I do feel for this momma – it’s hard to feel like your family isn’t complete. That doesn’t mean you need to give money or write a letter to help it happen! Just scaling back the judgement a little would be kind.
Post # 25
Firstly, there’s nothing wrong with getting finanical support for adoption costs. It’s not fair to deny an orphan their forever home because the family doesn’t have 50k at their disposal. Dh and I could easily afford the day to day costs of another child right now, but saving 50k for adoption fees would take years.
Secondly, I don’t think you should write the letter, because I don’t think you legitimately know the family well enough based on your expressed concerns. How do you know they struggle to make ends meet?…are they on food stamps/govt assistance? Are they in severe debt? Have they extensively opened up to you about their fanacial problems? As far as the parenting skills of the SAHP, I wouldn’t judge based on phone usage alone. As far as you know, your company is the first break/distraction for her baby they’ve had all day. I think it’s a little drastic to suggest they neglect their child based on that.
Personally, unless there’s glaring financial distress, neglect, their child seems unhappy/unhealthy/etc., or there’s severely questionable parenting practices, I wouldn’t deny a child their forever home because their adoptive parents can’t afford to take them to Disney World every year, or won’t play patty-cake with them every day. Would you honestly feel growing up in their home would be worse than foster care?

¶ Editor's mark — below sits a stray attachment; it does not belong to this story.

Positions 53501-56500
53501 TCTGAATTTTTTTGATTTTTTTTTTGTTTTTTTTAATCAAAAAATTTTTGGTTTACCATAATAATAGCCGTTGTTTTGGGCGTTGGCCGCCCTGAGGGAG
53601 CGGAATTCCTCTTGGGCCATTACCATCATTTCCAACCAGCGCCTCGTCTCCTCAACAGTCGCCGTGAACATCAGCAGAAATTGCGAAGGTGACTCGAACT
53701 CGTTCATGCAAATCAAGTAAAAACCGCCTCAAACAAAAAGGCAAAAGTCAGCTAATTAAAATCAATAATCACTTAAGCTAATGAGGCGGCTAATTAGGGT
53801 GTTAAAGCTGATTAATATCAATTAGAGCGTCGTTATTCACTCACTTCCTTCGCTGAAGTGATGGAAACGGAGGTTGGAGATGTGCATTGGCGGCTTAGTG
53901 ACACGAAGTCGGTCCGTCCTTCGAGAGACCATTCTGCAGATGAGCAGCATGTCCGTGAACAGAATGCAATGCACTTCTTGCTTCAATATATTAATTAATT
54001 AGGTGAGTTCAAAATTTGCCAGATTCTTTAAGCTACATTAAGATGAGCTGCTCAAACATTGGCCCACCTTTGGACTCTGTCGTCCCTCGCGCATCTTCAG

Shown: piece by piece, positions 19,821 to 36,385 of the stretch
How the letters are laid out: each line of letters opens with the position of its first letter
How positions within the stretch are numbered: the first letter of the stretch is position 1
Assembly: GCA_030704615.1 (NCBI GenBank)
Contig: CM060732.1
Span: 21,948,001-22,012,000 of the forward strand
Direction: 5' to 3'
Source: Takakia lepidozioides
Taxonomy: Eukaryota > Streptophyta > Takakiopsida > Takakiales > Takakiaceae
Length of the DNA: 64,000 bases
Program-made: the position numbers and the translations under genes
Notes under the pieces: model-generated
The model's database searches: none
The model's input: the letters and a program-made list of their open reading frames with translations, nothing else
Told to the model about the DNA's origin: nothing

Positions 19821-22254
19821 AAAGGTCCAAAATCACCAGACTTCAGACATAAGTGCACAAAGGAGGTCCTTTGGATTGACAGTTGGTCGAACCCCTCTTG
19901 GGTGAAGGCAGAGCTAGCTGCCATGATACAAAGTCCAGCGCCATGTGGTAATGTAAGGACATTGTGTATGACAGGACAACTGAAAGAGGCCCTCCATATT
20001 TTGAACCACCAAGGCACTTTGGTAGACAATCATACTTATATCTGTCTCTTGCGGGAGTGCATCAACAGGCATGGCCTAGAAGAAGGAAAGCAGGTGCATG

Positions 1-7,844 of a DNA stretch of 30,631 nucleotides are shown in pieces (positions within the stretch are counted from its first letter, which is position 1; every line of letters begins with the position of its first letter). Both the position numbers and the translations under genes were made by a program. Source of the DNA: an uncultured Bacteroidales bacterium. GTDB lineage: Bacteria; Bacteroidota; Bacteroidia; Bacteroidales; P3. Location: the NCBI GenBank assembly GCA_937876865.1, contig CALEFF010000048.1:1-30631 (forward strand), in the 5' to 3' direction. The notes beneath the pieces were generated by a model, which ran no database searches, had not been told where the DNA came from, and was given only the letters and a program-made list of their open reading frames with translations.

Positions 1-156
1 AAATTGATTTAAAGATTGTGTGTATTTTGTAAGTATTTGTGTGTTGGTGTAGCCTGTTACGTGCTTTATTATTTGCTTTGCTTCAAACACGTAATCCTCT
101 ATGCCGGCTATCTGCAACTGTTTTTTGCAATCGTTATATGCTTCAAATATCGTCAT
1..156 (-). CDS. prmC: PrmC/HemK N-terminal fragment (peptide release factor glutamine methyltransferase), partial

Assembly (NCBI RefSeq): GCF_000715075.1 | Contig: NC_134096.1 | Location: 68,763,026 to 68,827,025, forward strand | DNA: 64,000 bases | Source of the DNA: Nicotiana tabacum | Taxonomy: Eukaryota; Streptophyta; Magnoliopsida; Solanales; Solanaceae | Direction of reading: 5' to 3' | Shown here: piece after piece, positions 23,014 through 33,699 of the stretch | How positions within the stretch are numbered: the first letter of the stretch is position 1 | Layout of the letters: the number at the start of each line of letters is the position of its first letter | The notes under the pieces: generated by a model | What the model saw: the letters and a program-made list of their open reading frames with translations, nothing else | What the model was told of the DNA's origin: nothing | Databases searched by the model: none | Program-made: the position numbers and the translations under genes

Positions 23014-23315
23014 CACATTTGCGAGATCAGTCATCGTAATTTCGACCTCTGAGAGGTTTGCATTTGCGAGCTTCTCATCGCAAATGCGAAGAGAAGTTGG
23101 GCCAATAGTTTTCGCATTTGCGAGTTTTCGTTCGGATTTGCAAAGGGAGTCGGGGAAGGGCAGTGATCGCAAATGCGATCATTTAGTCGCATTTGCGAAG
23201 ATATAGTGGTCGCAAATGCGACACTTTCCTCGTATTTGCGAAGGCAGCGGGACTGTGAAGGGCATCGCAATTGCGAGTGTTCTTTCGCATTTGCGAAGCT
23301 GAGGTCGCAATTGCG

Post # 26
kiram : the thing is…these parents don’t want a child from the foster system. even if the child did go to foster care, people actually *want* small babies, so they’re severely less likely to end up aging out of the foster system than children over age 3. this couple actively wants to spend $50k that they don’t have on a newborn rather than adopting a child or fostering one that would be “too challenging” to deal with.
Post # 27
Just wanted to throw out there that I am a stay at home parent. When I go out places with my husband when he is home, I almost always let him watch our toddler. I literally chase her around all day every day, with minimal interaction from other humans. It’s nice to be able to have a normal conversation with someone, or look at my phone, or have a cup of tea. I hope people don’t assume I just ignore her all day because of this.
That said, it sounds like you really don’t like these people. I would politely decline writing the letter. Just say you aren’t good with words, and it makes you uncomfortable to have such an important responsibility.
Post # 28
happiekrappie : my sisters girls are very sweet and we’ve opened our hearts to them, include them in family events, they come to my house to play with my daughter and swim, but challenging is a very good word for these sweet little girls. I have my own reservations about giving them even more of a sense of loss when they say goodbye to my daughter, but this time they are set to say goodbye in order to go home to mom, so it should be a positive for them
That’s another thing about fostering, the goal is to reunite the family so you have to say goodbye to the kids you care for
Post # 29
Sansa85 : that makes sense. I shouldn’t have put challenging in quotations. I do know that dealing with foster children can be tough, but it still breaks my heart when people act like they’re not good enough to adopt, and demonstrate that thought by attempting to raise $50k they can’t afford just to avoid having to deal with one :/
Post # 30
Would you tell someone who conceived naturally that they should have adopted an older child in the foster system instead? My guess is no. Unless you’ve struggled with infertility than you’ll never know the heartbreak of never being able to have children. Parents want to be able to experience all stages of their child’s life. Missing out on any stage including the newborn/infant stage is a big deal and just because you choose to adopt doesn’t mean you should miss out on that stage. That time is priceless. How they choose to build their family is their business. If you feel so strongly about finding homes for older children than i suggest that you choose that route when you decide to build your family.